How to Attach Countertop to Cabinets?

When you replace your kitchen countertops, the first thing you need to do is to attach the new countertop to your cabinets. This process will require you to measure the space on top of your cabinets from corner to corner and then order a prefabricated or unfinished counter that is designed to fit into that space. 

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Once you have a good idea of the space that you’re going to be working with, make sure your base cabinets are level and that any previous countertops are removed. If you’re installing a post-form or custom-fabricated countertop, the company will provide you with a template to help you cut the laminate sheet in the correct size. 

Lay the laminate down over the MDF substrate and apply contact cement according to the manufacturer’s instructions. Once the contact cement has dried, lay dowels or strips of venitian blinds across the MDF. Once the blinds are in place, set the laminate on top of them. 

Trim the edges of the laminate to match the MDF top. Once the laminate is cut to size, you can use a jigsaw to rip it into pieces to make the installation easier. Once you’ve trimmed the laminate, it will be much easier to attach to the MDF substrate. 

If you’re using a solid stone countertop, you can secure it to your cabinets with a piece of 3/4-inch plywood that’s about the same thickness as the cabinet walls. The plywood is attached to the tops of the cabinet frames with screws that’re set in the cabinet’s bracing. 

Laminate countertops are secured to the tops of base cabinets by either glueing them in place or by attaching them to a layer of plywood underneath the slab. Either method provides a sturdy base for the countertop to sit on, and it’s important that the wood in the cabinets isn’t too thick.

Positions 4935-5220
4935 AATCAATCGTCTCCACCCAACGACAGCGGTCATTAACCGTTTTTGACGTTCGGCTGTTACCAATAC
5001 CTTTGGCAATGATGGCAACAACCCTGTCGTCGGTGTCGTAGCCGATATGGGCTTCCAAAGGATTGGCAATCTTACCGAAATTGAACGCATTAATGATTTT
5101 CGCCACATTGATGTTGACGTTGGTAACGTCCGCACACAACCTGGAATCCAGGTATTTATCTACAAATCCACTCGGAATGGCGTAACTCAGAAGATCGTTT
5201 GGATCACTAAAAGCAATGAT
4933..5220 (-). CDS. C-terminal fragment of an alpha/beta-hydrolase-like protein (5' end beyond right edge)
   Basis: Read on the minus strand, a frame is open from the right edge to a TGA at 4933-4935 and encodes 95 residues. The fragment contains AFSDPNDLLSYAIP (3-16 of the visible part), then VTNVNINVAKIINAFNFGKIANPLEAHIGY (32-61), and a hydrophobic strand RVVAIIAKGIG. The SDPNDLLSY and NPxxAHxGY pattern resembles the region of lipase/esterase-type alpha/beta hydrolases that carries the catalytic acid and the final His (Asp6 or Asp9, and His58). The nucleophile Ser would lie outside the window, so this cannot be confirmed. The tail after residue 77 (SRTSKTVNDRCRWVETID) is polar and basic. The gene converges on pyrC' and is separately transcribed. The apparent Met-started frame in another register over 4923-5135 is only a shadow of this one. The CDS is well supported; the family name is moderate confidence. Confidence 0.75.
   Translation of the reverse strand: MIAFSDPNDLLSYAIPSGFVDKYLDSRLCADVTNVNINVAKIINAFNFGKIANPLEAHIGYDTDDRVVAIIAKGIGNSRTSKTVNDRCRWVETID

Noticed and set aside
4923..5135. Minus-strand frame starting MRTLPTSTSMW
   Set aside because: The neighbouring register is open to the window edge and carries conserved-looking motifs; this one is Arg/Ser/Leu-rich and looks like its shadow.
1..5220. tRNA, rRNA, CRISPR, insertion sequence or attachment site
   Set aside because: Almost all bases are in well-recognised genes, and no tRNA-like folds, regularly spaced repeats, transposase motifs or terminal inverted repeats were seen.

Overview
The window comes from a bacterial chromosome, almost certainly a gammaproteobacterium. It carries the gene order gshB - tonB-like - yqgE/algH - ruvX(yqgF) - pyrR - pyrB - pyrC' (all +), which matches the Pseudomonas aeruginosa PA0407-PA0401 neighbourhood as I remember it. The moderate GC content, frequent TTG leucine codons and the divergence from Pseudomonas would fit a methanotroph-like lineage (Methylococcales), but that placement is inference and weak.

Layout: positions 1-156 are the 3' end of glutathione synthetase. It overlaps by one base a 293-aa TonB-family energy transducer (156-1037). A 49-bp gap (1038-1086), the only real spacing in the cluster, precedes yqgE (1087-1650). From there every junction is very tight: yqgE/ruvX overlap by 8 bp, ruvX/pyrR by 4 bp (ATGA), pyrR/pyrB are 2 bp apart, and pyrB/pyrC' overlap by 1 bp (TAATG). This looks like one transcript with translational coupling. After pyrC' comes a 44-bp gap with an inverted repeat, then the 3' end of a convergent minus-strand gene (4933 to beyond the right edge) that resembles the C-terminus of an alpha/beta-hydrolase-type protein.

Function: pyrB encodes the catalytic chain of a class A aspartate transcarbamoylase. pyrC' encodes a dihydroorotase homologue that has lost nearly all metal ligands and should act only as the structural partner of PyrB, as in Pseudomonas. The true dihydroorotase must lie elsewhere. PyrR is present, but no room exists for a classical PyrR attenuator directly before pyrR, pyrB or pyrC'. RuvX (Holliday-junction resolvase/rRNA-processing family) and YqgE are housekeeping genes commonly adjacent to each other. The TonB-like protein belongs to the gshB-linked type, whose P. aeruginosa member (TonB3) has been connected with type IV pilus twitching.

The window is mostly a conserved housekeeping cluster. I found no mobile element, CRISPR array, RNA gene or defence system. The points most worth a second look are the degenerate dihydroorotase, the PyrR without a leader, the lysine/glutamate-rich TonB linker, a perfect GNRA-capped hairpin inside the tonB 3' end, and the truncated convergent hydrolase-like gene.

You can also secure a laminate countertop to the cabinets by drilling pilot holes into the buildup strips that are usually attached to the backs of each cabinet wall. These buildup strips are made of 1 1/2-by-3/4-inch lumber and should be at least 1 1/2 inches shorter than the width of each cabinet so that they don’t interfere with the edging of the laminate counters. 

After you have positioned the countertop on the cabinets, drill pilot holes into each of the buildup strips. Then, insert short screws into each of the buildup strips through the front corners of the base cabinets and into the bottom sides of the laminate counters. 

Repeat this procedure for each of the other cabinet walls. You can also add angle brackets inside the cabinets to support the countertop in case the buildup strips don’t offer enough support. 

Once the laminate is securely in place, you can begin installing the cabinets. The cabinets can be connected together with wood screws and L-brackets beneath the laminate counter. 

If you’re adding an end cap to the edge of the counter, it can be a good idea to tape it to the edge of the counter with painter’s tape so that you can activate the adhesive before installing the countertops. This is a good way to ensure that the end caps will stick to the counters, and it’s easy to do so with an iron that’s already warmed up.